We're FHA Approved & see FHA Basic Checklist below
Our company is on the FHA Roster of approved residential appraisers. We're qualified and approved to do appraisals for FHA insured loans. We're trained and understand the rules and procedures in FHA's guidance and policy documents.
If you're in need of an appraisal for an FHA loan, please contact us and we'll be able to help you right away.
An FHA loan is insured by the Federal Housing Administration, a federal agency within the U.S. Department of Housing and Urban Development (HUD). The FHA does not loan money to borrowers, rather, it provides lenders protection through mortgage insurance (MIP) in case the borrower defaults on his or her loan obligations. Available to all buyers, FHA loan programs are designed to help creditworthy low-income and moderate-income families who do not meet requirements for conventional loans. Remember, the FHA is different from the VA appraiser panel in that the lender can choose the appraiser.
FHA loan programs are particularly beneficial to those buyers with less available cash. The rates on FHA loans are generally market rates, while down payment requirements are lower than for conventional loans.
Checklist to help Navigate Through an FHA Appraisal...
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FHA Basic Appraisal Checklist for real estate transactions in California,
Since its inception The Department of Housing and Urban Development (HUD) has established minimum property standards. While these standards have varied over time the recent changes have been some of the most dramatic in decades. By eliminating many of the “nuisance” repairs and mandatory inspections HUD hopes to make it easier to buy or sell a home with FHA financing. The most recent changes are highlighted bold on this checklist.
POOR CONDITION - A lack of maintenance that gives a “run down” look to a property is acceptable. Missing or damaged flooring or carpet, rotted or worn out countertops, poor workmanship, damaged plaster or drywall, bathroom tile, missing or damaged interior doors, debris, trash, or other cosmetic items that do not otherwise jeopardize the safety or structural integrity of the property are acceptable and will not require repair.
CONDOMINIUMS - Projects must be at least 51% owner occupied and may not have a “right of first refusal” clause in the association documents.
STRUCTURAL DEFECTS - Large settlement cracks, sagging floors or roofs, and significant deteriorated wood are conditions that require professional repair. Grading must be adequate to drain away from house.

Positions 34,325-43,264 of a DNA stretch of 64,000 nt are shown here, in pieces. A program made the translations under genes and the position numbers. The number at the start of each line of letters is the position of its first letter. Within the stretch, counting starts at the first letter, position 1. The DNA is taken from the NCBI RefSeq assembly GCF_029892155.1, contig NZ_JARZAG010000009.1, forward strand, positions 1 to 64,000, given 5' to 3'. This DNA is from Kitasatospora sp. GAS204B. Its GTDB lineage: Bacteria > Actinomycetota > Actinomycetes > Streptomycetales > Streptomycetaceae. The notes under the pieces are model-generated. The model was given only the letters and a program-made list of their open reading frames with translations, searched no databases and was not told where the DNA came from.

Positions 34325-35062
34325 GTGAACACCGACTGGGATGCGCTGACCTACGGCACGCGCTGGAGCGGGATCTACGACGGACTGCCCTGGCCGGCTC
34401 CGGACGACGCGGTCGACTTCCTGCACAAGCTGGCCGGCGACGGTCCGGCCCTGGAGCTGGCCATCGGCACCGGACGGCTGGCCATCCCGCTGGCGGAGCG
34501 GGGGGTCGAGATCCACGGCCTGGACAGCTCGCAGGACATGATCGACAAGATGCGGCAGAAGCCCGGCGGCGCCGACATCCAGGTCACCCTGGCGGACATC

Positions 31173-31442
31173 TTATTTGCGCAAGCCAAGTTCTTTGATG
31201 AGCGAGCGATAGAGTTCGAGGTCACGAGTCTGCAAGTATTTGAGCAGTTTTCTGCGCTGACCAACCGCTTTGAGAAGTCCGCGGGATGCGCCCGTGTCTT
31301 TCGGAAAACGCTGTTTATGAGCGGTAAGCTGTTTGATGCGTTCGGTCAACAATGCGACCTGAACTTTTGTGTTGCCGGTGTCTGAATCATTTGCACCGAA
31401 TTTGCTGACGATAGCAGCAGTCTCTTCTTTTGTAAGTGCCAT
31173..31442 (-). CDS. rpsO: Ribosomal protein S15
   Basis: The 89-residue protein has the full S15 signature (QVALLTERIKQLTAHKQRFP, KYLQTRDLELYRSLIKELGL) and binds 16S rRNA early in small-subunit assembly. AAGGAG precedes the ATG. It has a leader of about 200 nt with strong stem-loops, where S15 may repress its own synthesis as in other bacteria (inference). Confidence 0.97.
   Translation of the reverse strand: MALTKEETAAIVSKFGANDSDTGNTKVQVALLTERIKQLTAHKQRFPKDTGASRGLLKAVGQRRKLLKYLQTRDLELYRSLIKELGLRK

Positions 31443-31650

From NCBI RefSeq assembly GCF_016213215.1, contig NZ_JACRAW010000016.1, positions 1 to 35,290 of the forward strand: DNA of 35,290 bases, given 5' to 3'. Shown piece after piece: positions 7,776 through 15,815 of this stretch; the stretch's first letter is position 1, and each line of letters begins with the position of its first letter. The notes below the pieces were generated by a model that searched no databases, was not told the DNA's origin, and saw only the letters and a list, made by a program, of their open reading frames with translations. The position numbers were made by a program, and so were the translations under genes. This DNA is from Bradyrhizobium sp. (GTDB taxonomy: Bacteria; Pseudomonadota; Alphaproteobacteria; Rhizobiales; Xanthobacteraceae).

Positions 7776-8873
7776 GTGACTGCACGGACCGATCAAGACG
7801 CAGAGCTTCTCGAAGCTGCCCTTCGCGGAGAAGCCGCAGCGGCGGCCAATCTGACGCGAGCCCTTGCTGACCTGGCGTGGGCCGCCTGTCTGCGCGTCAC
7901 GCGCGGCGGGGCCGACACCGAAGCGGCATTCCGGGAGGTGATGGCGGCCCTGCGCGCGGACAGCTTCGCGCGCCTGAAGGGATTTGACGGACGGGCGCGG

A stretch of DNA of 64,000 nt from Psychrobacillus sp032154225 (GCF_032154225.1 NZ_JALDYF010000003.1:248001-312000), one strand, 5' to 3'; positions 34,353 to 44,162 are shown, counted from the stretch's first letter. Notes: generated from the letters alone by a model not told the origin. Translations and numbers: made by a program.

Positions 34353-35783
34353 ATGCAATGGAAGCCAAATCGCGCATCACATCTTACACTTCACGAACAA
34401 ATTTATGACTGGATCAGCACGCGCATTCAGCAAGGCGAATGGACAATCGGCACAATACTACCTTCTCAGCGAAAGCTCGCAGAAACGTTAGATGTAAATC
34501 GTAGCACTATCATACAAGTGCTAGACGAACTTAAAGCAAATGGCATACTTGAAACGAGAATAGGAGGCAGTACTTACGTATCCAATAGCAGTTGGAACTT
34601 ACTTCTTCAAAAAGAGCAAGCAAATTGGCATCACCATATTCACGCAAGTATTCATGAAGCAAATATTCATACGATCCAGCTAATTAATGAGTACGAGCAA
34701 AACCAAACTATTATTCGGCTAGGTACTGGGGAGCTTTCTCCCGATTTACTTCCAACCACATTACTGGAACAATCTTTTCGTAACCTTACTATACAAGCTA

TERMITES - HUD will no longer automatically require a termite inspection. Minor (non-structural) termite damage will not require repair. Wood/soil contact that is not due to a structural problem will no longer require repair. Visible evidence of active or past infestation, or evidence of dry-rot will require termite report with clearance of Section I items.
LEAD PAINT - For homes built before 1978, any peeling, chipping, or chalking paint on the house, detached garage, shed, fence, or anywhere on the property must be scraped, primed, and painted. Use tarps to collect paint chips to avoid contaminating the soil. If the home is built after 1978 HUD will no longer require painting of defective paint surfaces, in most cases.
HEATING - The property must have a permanent heat source. The heating and air conditioning system (if present) must be operating properly. Space heating systems are acceptable if installed in accordance with local building codes. Combustible (oil/gas) heat requires exhaust ventilation.
ROOFS - Leaking and worn out roofs require repair or replacement. While a remaining life of at least two years is no longer specified a roof with a life of less then two years should be considered “worn out". HUD will no longer require automatic inspection of a flat roof system.
WINDOWS/DOORS - HUD will no longer require broken glass to be repaired. Exterior doors that are in poor condition but are otherwise functional are acceptable. Windows that stick, are loose, or are otherwise in poor but serviceable condition should be acceptable with the following exception: Inadequate access/egress from vbedrooms to the exterior of the home is unacceptable. At least one window in each bedroom must open and close freely in order to allow escape in case of fire. Burglar bars on bedroom windows must have a release mechanism (at least one per bedroom).
ELECTRIC/UTILITIES/MECHANICAL SYSTEMS - Fuses are acceptable. 60amp electric service may be acceptable (a small house with oil or gas for heating, cooking, and hot water). Loose wiring, open splices, and other hazardous conditions will require repair. An exception is low voltage (telephone or cable TV) wiring that would not present a hazard. All utilities should be on in vacant homes in order to avoid re-inspection. All mechanical systems must be operating.
CRAWL SPACE & ATTIC - Access to both the attic and the crawl space is required. Both must have adequate ventilation. Crawl spaces must have sufficient clearance for inspection and maintenance.
PLUMBING - Minor plumbing leaks and defects are acceptable. Major plumbing problems will require inspection and repair. Water heaters must have a pressure relief valve.
SAFETY CONCERNS - Smoke detectors are not required but if they are present they must work properly. HUD no longer requires repair of the safety device that automatically stops an obstructed electric garage door opener. Trip hazards such as uneven walkways or sidewalks will not require repair. Missing handrails on stairways are acceptable.
HUD does not require the following:
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